Alicia Boren and Amelia Hundley
RQSs: 39.530, 39.490
Highs: 39.725, 39.625
Florida’s other AAers are not to be overlooked, but they’re in the difficult position of not being the top all-around scorers on their own teams. If it’s a big day for Florida, we’ll expect McMurtry or Baker to have the higher AA total. Boren has the scores on vault and floor but may not get the bars number to reach the very top, having hit 9.875 just three times this season. For Hundley, it should come as no surprise that she has developed into a sturdy, reliable 9.850 in the middle of lineups for Florida because of course she has, but in that regard, she’s not typically going to get the huge, huge, hugest AA total.
McMillan is actually quite the compelling nominee for a successful AA result because she has late lineup positions, clean execution, and takes on a starring role for her team, though the idea that she’ll go 9.9+ on every single event, which is what it will take to win the AA, seems less realistic than it does for most of the others.
Earlier in the year, Hambrick would have been higher on this list and seemed a very realistic challenger to be one of the best all-arounders in the country, but her mid-season struggles with consistency and travails on vault have seen her become a little more 9.850y than an AA champion would be. She’s one of those dark horses, though, who has a very high ceiling on all four events and is capable of surprising. On the flip side, she also has the handicap of competing in the first half of all four of LSU’s lineups.
Don’t discount the queen of Denver. She’d have an uphill climb to win a national AA title, but she does have a Y1.5 that has scored 10.000 this season, which several of the top AA contenders cannot match. Getting the big number on bars will be a challenge, but expect Karr to hang around the standings.
That’s already 13 possibilities, which ensures it will be none of them, as the newly AAing Sarah Finnegan or the glorious Maddie Gardiner inevitably slide to the title, but these seem the most likely bets. And by these, I mean Maggie Nichols.
The individual event champions have always been among the least predictable titles in the history of the world, which is only exacerbated by having them decided in the semifinals instead of in their own competition. We all had Katie Bailey’s Yurchenko 1/2 as vault champion last year, right? Right.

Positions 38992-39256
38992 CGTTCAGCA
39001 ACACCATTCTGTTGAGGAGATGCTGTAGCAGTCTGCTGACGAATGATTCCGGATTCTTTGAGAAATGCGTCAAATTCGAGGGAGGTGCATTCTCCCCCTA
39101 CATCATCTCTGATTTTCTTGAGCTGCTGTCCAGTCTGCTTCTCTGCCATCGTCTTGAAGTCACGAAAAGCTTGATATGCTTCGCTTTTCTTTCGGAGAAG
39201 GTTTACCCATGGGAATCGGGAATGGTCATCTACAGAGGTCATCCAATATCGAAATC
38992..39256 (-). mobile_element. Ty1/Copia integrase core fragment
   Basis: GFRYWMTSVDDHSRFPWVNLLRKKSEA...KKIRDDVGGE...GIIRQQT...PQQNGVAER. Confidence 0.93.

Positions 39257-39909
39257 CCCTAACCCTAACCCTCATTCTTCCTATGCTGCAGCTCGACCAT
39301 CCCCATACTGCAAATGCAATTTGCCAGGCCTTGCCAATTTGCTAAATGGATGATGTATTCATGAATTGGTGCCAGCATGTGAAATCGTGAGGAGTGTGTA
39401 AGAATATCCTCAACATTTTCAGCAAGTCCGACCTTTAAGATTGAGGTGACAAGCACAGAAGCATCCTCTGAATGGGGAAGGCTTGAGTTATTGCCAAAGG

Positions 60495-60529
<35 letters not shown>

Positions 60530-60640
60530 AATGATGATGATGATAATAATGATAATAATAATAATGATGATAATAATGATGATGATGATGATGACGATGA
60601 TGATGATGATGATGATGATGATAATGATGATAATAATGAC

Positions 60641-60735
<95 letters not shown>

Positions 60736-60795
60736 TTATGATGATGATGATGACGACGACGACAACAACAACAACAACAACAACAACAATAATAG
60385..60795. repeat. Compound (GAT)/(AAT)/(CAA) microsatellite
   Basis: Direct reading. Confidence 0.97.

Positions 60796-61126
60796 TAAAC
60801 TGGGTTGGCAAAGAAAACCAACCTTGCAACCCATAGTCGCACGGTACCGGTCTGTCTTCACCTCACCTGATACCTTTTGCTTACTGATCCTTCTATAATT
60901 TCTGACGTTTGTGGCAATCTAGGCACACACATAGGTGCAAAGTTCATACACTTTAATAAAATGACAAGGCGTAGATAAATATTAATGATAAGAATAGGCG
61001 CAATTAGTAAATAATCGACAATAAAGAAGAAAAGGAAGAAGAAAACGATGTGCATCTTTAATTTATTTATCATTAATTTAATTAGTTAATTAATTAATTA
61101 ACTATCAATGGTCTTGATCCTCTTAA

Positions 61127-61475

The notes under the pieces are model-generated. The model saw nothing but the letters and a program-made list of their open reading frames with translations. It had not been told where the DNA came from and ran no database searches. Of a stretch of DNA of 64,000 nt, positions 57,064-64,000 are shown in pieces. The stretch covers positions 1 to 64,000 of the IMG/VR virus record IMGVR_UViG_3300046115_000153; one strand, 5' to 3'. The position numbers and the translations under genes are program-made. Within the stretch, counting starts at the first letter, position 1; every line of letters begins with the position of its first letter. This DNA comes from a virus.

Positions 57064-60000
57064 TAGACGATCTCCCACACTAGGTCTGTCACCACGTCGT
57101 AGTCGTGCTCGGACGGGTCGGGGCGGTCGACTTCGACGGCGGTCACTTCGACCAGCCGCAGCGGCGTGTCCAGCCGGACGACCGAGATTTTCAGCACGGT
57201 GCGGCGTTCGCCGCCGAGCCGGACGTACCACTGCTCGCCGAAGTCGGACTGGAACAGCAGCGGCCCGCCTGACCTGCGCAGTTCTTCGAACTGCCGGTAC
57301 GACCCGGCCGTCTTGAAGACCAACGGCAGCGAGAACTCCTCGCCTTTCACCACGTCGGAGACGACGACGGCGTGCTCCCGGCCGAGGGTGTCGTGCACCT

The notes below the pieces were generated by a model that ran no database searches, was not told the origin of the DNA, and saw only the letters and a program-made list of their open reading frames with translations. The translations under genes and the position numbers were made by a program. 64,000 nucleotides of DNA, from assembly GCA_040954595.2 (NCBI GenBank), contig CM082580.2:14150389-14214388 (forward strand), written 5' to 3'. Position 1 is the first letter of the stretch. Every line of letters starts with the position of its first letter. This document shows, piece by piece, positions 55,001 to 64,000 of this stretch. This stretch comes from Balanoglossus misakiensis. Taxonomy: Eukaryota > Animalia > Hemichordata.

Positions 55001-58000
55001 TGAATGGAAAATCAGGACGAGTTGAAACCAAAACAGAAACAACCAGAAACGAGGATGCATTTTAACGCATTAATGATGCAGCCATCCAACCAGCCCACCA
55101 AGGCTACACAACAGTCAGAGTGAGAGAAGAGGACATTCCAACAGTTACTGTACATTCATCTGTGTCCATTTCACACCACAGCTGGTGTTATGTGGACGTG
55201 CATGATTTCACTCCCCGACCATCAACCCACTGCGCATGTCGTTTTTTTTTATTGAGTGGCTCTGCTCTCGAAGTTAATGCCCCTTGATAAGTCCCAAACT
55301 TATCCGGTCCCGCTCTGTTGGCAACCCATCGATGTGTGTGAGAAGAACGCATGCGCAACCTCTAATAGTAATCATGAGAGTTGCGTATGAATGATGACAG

At nationals, each of the events will be scored by six judges, the high and the low dropped and the remaining four counted, in an effort to further separate the gymnasts and create fewer ties for event titles. But, we’ll still end up with a bunch of ties anyway because there are easily 10 realistic champions (and 20 more unrealistic champions) on each apparatus.
Because the events champions are impossible to predict or really even preview, last year I initiated Operation Sassmonster, where I declared that the winner of each event would simply be the gymnast who anchored the lineup of the last team going on that event. What with crack and all.
Anyway, I ended up getting two of the four events right (Rogers UB and Sloan BB), which is super sad. But that also means it must be a tradition now.
Floor works out pretty well. This year, Skinner will finish the first semifinal and Baker will finish the second, either seeming like a realistic winner. I’m calling a tie.
On beam, Capps anchors the first semifinal and Gnat anchors the second. Also, very realistic. I have no problem picking Capps as national beam champion and probably would have done so regardless of selection system.
Bars gets a little more…iffy. Julia Ross will finish the first semifinal and Rachel Schick will finish the second. Normally, I’d pick someone from the second half of the Oklahoma or UCLA lineups, but nope. Gotta stick with the plan. Thems the rules. Rachel Schick, national uneven bars champion. You heard it here first. And literally nowhere else.
On vault, UCLA finishes the first semifinal. Oops. I have no issue picking a UCLA gymnast to win bars or beam, but it’s not happening on vault. Michigan finishes the second semifinal, so it looks like Emma McLean is my national vault champion. Over and out.
For actual reference, the event rankings give us the following favorites.
1. K Ross
3. PP Lee
4. K Ross